Loyalty to a brand stems from share values and values are conveyed through the stories a brand tells
Brand loyalty goes beyond product. While having a strong product obviously helps, in many categories the difference between one product or another isn’t always obvious or tangible. Does Starbucks truly make the best cup of coffee in the world? Or the cheapest? Is there really a remarkable difference between the 200 brands of shampoo on the shelf when you walk into a store?
This is especially true in low involvement categories like financial institutions or telecommunications service providers. How often does one think about his insurance company or his mobile phone provider, for example? For these cases, the differentiation isn’t just product but also customer experience and, of course, the customer’s opinion of the brand.
The most powerful brands are the ones whose values are so clearly defined that they don’t shy away from taking a stand on issues, even controversial ones. Many tech companies in the United States banded together to voice their support of “Dreamers” and decry the Trump administration’s immigration policies. Starbucks CEO Howard Schulz took a gutsy position on LGBTQ rights when he said, “If you don’t like marriage equality, feel free to sell your Starbucks stock.”
Part of telling a good brand story is taking a stand, even at the risk of putting off some existing customers. As a result of the coffee giant’s position on same-sex marriage, the #boycottStarbucks movement was formed. But clearly Starbucks had taken that potential backlash into account and decided it was worth the risk. They believed it would endear them to a larger audience and further cement loyalty among customers who felt the same way on the issue.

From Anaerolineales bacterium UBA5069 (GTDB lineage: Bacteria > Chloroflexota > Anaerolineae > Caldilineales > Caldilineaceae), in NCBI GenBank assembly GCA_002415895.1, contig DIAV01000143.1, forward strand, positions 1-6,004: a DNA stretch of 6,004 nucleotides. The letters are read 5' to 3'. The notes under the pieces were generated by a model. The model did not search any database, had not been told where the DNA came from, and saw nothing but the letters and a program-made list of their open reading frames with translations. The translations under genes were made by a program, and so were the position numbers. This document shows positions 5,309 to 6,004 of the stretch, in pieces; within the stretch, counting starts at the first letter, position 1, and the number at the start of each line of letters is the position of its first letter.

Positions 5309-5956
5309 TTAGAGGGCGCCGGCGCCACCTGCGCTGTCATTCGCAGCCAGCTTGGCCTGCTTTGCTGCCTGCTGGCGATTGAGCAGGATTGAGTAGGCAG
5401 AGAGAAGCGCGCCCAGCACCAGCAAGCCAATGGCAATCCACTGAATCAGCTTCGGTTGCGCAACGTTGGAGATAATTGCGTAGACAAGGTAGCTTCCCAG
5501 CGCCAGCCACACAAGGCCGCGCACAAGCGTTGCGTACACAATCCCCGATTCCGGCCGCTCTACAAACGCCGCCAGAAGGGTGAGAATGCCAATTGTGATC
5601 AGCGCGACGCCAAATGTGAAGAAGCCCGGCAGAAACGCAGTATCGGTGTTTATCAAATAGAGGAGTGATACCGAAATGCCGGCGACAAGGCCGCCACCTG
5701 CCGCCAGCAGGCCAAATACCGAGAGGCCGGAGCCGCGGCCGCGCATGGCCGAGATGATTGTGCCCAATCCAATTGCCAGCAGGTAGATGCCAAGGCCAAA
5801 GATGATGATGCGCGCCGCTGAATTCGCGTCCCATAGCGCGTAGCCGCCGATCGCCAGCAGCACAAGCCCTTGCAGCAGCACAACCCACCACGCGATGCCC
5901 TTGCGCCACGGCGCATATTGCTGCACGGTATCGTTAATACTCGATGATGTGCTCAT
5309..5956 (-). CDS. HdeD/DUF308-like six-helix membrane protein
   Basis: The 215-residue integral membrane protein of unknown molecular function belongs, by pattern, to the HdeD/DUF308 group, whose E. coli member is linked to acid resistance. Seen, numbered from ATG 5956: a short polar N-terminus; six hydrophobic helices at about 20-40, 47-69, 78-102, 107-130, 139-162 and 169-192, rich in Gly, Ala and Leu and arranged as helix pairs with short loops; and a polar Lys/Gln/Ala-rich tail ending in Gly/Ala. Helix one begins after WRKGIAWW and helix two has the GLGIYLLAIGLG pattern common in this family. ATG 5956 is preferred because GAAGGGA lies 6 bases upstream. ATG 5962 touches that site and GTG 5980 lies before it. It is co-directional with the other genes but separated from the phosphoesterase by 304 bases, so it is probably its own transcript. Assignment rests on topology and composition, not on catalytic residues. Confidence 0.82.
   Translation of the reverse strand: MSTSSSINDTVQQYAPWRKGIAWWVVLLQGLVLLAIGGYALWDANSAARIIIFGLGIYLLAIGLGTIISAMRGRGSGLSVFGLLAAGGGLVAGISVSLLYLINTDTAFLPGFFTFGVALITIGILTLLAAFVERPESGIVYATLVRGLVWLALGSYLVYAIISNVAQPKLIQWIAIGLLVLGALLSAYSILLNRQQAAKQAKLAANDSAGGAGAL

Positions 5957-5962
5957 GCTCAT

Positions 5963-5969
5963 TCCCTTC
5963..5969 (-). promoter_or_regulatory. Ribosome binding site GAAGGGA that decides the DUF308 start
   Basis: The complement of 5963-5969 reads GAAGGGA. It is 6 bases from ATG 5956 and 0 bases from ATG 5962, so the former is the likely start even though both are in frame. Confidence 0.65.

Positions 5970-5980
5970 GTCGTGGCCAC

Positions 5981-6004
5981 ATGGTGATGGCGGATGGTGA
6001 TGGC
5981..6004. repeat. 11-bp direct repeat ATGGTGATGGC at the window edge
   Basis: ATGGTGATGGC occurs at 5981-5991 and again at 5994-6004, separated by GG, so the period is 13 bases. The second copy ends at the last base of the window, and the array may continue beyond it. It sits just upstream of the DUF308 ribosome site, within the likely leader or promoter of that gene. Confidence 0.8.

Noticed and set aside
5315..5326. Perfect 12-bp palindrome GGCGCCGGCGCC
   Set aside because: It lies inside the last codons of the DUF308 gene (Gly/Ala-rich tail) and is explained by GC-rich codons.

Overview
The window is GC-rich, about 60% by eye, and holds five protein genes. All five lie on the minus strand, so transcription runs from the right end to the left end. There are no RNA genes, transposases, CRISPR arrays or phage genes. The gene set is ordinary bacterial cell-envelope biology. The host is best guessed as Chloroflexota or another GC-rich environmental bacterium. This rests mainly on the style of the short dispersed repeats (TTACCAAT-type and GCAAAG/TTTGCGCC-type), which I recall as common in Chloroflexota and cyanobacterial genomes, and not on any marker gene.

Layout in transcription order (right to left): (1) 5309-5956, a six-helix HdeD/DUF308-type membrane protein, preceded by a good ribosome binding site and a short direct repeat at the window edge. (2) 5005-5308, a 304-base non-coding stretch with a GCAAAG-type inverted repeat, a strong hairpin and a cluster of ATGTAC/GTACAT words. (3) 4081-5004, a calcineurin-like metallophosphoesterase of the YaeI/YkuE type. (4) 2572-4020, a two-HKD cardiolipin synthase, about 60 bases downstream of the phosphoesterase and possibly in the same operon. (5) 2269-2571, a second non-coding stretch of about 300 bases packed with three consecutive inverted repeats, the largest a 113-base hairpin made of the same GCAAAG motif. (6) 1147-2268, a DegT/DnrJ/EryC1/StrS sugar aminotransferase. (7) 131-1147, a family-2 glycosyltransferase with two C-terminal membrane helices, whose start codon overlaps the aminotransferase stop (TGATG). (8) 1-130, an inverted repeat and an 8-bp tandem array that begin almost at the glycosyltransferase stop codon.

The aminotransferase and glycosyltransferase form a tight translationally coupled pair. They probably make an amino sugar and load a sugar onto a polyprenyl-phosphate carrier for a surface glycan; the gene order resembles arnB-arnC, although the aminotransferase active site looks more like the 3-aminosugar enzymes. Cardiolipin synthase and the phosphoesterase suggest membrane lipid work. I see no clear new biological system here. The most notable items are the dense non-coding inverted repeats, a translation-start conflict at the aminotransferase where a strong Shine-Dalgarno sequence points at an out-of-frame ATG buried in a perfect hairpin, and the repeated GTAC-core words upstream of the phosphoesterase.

Brand storytelling comes in different forms. Including advertising and, increasingly, content marketing. Industry giant GE, for example, demonstrates its role as a leader in technology and innovation through its GE Reports website. Through both written stories and video, GE’s team of journalists report daily on the company’s breakthroughs across multiple industries, from medical technology to power generation.
Brands often partner with media companies or publishers to share brand stories. Last month, Johnson & Johnson Vision partnered with ChannelNewsAsia.com to build awareness and dispel misconceptions about eye disease, portraying patients and their life-changing experiences after cataract surgery.
When it comes to telling a brand story with intriguing characters and a compelling narrative, video is the medium of choice. Earlier this year, VISA in Thailand moved audiences with #TokyoUnexpected, the story of a young woman’s journey of self-discovery while traveling alone through Japan. Despite its nearly 15-minute run time — considered long by conventional content marketing standards — the video has already seen over 20 million views on YouTube and Facebook and is considered a viral hit.
Loyalty, the act of consistently choosing your brand over others, stems from trust. Trust, as with people, comes from shared values. If the consumer feels a brand adheres to the same principles that he himself holds dear, then he is more likely to remain loyal to that brand.
Those brand values are conveyed through the stories the brand tells. Storytelling is an key part of what makes us human. It is through stories that information and values are passed from one person to the next, from one generation to the other.
This article is part of a series called ‘Unlearn What You Have Learned: Rethinking Content Marketing with Lessons from Hollywood.’ A version of this article was originally published in Marketing Interactive.